3.2. Plasma lncRNA LeXis Levels are Increased in Patients with NASH

In the pathology results, one-half of the NASH patients showed severe NAFLD (NAS ≥ 5), and significant fibrosis (F ≥ 2), whereas none of the non-alcoholic fatty liver (NAFL) patients exhibited high NASH or significant fibrosis (Table 1). The patients with NASH were significantly older (p = 0.020) and showed lower serum albumin levels (p = 0.043) than those without NASH. None of the other patient characteristics were significantly different between these groups and were thus not associated with the diagnosis of NASH. The expression of LeXis did not differ significantly with regard to the degree of inflammation, NASH severity, or stage of liver fibrosis in both tissue and plasma samples (Figure A1). Contrary to our expectation, the expression of plasma LeXis was significantly upregulated in patients with NASH compared with that in those without (4.6 (4.0–6.6) vs. 8.2 (5.0–14.9), p = 0.025; Figure 4). However, hepatic LeXis did not significantly differ between patients with or without NASH (5.9 (3.0–7.5) vs. 5.6 (3.2–12.0), p = 0.539). To confirm the stability of plasma LeXis, we evaluated the expression of LeXis in cell-cultured media. Among the five hepatocellular carcinoma cell lines tested, we could detect the expression of LeXis in four cultured media (Figure A2).

3.3. Predictive Cut-off Value and Diagnostic Performance of Plasma LeXis Levels for Diagnosing NASH.

The area under the ROC curve of the plasma LeXis for diagnosing NASH was 0.743 (95% CI 0.59–0.895, p < 0.001; Figure 5). The maximal sum of the sensitivity (54.3%) and specificity (100%) for diagnosing NASH could be achieved at a relative expression level of 7.92. Thus, all the patients with plasma LeXis levels above 7.92 were diagnosed with NASH. In addition, high plasma levels of LeXis, as defined by the cut-off value, were independently associated with NASH diagnosis in patients with NAFLD. (p = 0.0349, odds ratio = 22.19 (95% CI, 1.25–395.22); Table 2).

4. Discussion

In this study, we demonstrated that hepatic LeXis is negatively correlated with steatosis, and that patients with NASH have increased expression of plasma LeXis. In addition, plasma LeXis was independently associated with NASH with an acceptable diagnostic performance. The activation of LXR through pharmacologic intervention or a western diet induces the overexpression of hepatic LeXis. The interaction between LeXis and RALY inhibits the ability of the protein to bind to the cholesterol biosynthesis gene in the liver, which ameliorates hepatic steatosis. As shown in a previous report, downregulation of hepatic LeXis induces the vulnerable state of hepatic steatosis by altering the lipid metabolism. However, downregulated LeXis does not affect ER stress and inflammation, which are important pathological features of NASH [12]. Herein, we found that hepatic LeXis was downregulated as hepatic steatosis progressed to severe grades, which was not related to inflammation and ballooning, in accordance with previous reports. However, plasma LeXis was found not to reflect steatosis and inflammation, which are related to the ballooning degeneration of hepatocytes. As ballooned hepatocytes are considered a hallmark of steatohepatitis, decreased keratin 8/18 immunostaining in the cytoplasm was proposed as an objective marker for specifically identifying ballooned hepatocytes in patients with NAFLD [16]. Based on this study, the reciprocal elevation of plasma caspase-generated cytokeratin-18 fragments (CK-18) was proposed as a promising non-invasive biomarker for NASH diagnosis. However, a single CK-18 test revealed its lack of diagnostic potential for NASH [17,18]. In the present study, plasma LeXis was significantly upregulated in NASH and was also found to be a specific biomarker for NASH diagnosis in patients with NAFLD, regardless of other clinical factors such as hypertension and diabetes, or the levels of aminotransferase, creatinine, and platelets. In addition, plasma LeXis was also found to be independent of other pathological conditions, including steatosis, lobular inflammation, and fibrosis stage. Therefore, we believe that hepatocytes apoptosis followed by ballooning degeneration could induce the upregulation of plasma LeXis.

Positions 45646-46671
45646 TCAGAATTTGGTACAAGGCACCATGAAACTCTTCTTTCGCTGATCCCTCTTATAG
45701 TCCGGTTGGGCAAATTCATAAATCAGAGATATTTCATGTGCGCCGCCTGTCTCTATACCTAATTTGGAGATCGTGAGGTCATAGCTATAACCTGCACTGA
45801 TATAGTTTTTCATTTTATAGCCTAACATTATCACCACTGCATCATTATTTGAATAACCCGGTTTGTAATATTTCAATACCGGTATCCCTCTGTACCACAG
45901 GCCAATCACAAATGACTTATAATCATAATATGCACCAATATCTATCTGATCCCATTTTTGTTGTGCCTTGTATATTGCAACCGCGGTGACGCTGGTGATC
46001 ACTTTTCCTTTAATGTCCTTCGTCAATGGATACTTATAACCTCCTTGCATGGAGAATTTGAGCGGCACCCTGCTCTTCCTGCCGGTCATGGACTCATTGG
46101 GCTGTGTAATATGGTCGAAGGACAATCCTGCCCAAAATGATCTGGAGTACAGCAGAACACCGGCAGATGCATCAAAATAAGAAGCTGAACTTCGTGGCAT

LeXis has been reported to promote the growth of osteosarcoma through the upregulation of CTNNB1 expression [19]. However, to date circulating LeXis has not been studied yet in patients with NAFLD or those with cancer.
Our study has certain limitations. First, although significant differences were shown, functional assessment of plasma LeXis in NASH was not performed. Nevertheless, the functional analysis of hepatic LeXis described in this study was consistent with the previous mouse data. Second, the number of patients with NAFL included in the study was relatively small. and the evaluated cohort lacked healthy controls. Third, no external validation was performed on the diagnostic performance of plasma LeXis for NASH. Nonetheless, this is the first study to suggest plasma LeXis as a potential diagnostic biomarker for NASH. We confirmed that hepatic LeXis is not associated with NASH, as previously described [12], whereas plasma LeXis was found to be independently associated with NASH. In the present study, however, the underlying mechanism of these findings could not be determined; thus, further evaluation is required in future investigations.
In conclusion, the overexpression of plasma lncRNA Lexis is associated with the ballooning degeneration of hepatocyte in patients with NAFLD. Moreover, circulating lncRNA LeXis could represent a useful non-invasive diagnostic biomarker for NASH.

Author Contributions

Conceptualization, S.Y.P., and K.H.; Formal analysis, J.G.P.; Funding acquisition, J.G.P., S.Y.P., G.K., S.Y.J., M.K.K., and K.H.; Investigation, J.G.P., G.K., S.Y.J., Y.R.L., E.L., H.W.L., M.-H.H., J.M.C., Y.S.H., J.S.Y., M.K.K., Y.O.K., W.Y.T., S.Y.P., and K.H.; Methodology, G.K.; Supervision, S.Y.P., and K.H.; Visualization, J.G.P.; Writing—original draft, J.G.P., and G.K.; Writing—review & editing, S.Y.P., and K.H. All authors have read and agree to the published version of the manuscript.